11.03.13 10:45 AM ET
The Invention of the Ego in Martin Luther’s Defiance
“I cannot and I will not retract anything, since it is neither safe nor right to go against conscience.”
—Martin Luther at the Diet of Worms, April 18, 1521
“I had expected to vote against Senator Kennedy because of his religion. But now he can be my President, Catholic or whatever he is… He has the moral courage to stand up for what he knows is right.” —Martin Luther King Sr., from the pulpit of Atlanta’s Ebenezer Baptist Church, October 31, 1960, the day his son Martin Luther King, Jr. was released from a Georgia Prison thanks to John F. Kennedy’s intervention.
Each age in our past history has bestowed on us its own contribution, as well as its own continuing curse. This intimate combination of contribution and curse then makes up a portion of the patrimony that we receive and pass on to future generations. The men that we Americans call our Founding Fathers, for instance, gave us, enshrined in the Declaration of Independence, a new politics that would go by the name of democracy. But they also bequeathed to us a founding racism that we have found it almost impossible to jettison. The past is not past; it continues to live with us in the present.
“Nothing will come of nothing,” snapped King Lear at his one loving daughter, as if he had just been reading Aristotle. In logic, as in evolution and in all forms of development, nothing can come of nothing; rather, everything has a precedent: something that went before, something from which the phenomenon under study springs and takes its being. The one exception would seem to be the cosmos itself, which appears, whether in ancient theologies or in modern science, to emerge ex nihilo, from nothing. But everything else known to us has a cause, a trigger, a parent, a thing from which it sprang.
When did ego—the personal “I,” the self as we now understand it—come to be? Where do we find its earliest expression? Well, there is certainly ego in the Renaissance artists and, further back, in the self-promotion of a salesman such as Columbus. But nowhere in our earlier history does the force of ego ring so fully and defiantly as in the scene at Worms, where Brother Martin—this “pile of shit,” as he so often called himself—dared to say “No” to the assembled forces of early modern Europe, to the entire panoply of church and state, and to cite his own little conscience (surely a negligible phenomenon to the majority of his listeners) as the reason for his absolute, unnuanced, unhedged rebellion. For this reason, though we can certainly name many of his immediate predecessors, we must pause before the figure of Martin Luther and acknowledge both his astonishing contemporaneity and our, perhaps somewhat uncomfortable, brotherhood with him.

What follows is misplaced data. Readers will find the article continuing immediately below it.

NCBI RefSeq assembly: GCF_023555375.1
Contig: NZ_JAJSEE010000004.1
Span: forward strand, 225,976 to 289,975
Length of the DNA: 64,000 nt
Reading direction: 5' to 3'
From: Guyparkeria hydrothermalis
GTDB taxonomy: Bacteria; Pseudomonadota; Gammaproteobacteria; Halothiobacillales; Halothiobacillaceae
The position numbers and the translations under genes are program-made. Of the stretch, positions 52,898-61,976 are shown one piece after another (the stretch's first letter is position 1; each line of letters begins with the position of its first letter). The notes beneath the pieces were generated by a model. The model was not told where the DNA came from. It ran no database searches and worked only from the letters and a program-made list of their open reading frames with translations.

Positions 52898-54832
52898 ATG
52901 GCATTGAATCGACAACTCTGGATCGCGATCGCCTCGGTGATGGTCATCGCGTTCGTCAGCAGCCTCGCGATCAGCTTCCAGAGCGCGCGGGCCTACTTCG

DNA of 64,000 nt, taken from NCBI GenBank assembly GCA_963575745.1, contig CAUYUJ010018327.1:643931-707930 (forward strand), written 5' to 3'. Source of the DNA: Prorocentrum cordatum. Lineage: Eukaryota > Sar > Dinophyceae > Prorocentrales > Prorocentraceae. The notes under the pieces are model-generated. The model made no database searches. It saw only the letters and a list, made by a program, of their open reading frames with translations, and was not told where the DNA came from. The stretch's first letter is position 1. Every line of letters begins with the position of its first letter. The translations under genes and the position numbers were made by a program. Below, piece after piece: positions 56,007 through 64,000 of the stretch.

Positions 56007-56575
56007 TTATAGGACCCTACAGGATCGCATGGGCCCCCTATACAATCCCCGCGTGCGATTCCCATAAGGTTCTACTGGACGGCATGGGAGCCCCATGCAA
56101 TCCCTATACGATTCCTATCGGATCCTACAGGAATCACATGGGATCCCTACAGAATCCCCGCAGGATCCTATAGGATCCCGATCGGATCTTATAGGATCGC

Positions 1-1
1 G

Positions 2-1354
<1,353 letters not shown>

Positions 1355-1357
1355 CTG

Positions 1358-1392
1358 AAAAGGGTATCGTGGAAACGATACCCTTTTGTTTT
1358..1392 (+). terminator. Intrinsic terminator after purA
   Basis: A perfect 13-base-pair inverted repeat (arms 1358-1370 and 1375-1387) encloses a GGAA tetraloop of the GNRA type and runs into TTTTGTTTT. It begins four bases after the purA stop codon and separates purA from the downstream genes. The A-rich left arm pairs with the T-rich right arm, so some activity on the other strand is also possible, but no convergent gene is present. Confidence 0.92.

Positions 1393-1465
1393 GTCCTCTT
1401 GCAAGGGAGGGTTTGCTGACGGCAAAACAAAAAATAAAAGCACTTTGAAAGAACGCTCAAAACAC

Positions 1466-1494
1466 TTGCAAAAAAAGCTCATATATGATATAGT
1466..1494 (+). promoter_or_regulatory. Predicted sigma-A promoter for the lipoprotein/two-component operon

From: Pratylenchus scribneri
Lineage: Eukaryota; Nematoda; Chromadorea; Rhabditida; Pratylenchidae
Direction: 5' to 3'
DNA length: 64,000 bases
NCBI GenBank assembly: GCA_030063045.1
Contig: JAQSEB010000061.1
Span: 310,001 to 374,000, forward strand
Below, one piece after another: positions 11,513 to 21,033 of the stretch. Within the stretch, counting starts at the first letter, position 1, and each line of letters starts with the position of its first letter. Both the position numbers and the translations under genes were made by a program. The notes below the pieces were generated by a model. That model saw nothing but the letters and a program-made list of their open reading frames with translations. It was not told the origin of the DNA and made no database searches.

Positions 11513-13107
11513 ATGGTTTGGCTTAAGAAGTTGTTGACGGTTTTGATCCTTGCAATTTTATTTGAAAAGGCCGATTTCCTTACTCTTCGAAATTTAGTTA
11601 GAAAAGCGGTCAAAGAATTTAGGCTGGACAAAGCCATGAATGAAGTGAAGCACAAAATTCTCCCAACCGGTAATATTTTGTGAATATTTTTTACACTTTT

Thus, it is this scene at Worms that is memorialized in the epigraphs at the outset of this essay and at the outset of Heretics and Heroes, along with a scene from the life of Martin Luther King, Sr. Appropriately, I believe, Martin Luther’s 1521 statement about his conscience is followed by the 1960 statement of the self-named Martin Luther King, Sr. (named “Michael” by his parents), whose admiration for the original bearer of his name was lifelong. For Dr. King senior, the essence of the first Martin Luther was the man’s courage; and once he saw “the moral courage to stand up for what he knows is right” exhibited by the Roman Catholic presidential candidate he had no intention of voting for,• King switched his vote (from Nixon to Kennedy) and his lifelong political allegiance (from Republican to Democratic). King’s son, Martin Luther King, Jr., would in his brief life prove the most courageous and transformative figure of my generation of Americans, likely even of my generation of human beings.
In the end, the cultural forces that brought about such transformation need not be belittled by evidence that a heightened sense of ego may have led also to a heightened egotism. Egotism, that is, a false or disproportionate value placed on personal, subjective experience and on individual identity, has certainly accompanied a deepening of subjectivity and cheapened it throughout our contemporary world. The current inflation of ego in the self-presentation of so many public figures does not, however, erase the startling moral value of what Luther did, nor can it erase what subsequent men and women of courage have achieved in every hour since then, nor what they continue to achieve in our time.
*Martin Luther King Jr. had been arrested during a peaceful sit-in and incarcerated by the flagrantly racist state of Georgia. There was understandable anxiety that he might never be seen alive again. Senator Kennedy, beginning his run for the U.S. presidency, intervened publicly on King’s behalf, thus casting a spotlight on Georgia and forcing its minions to release their prisoner. At the time, it was a most unlikely move for a prominent white politician to make, especially toward the anti-Catholic South, at least some of whose votes Kennedy would need to win the national election.
Adapted from HERETICS AND HEROES: How Renaissance Artists and Reformation Priests Created Our World, by Thomas Cahill (October 29, 2013 from Nan A. Talese / Doubleday)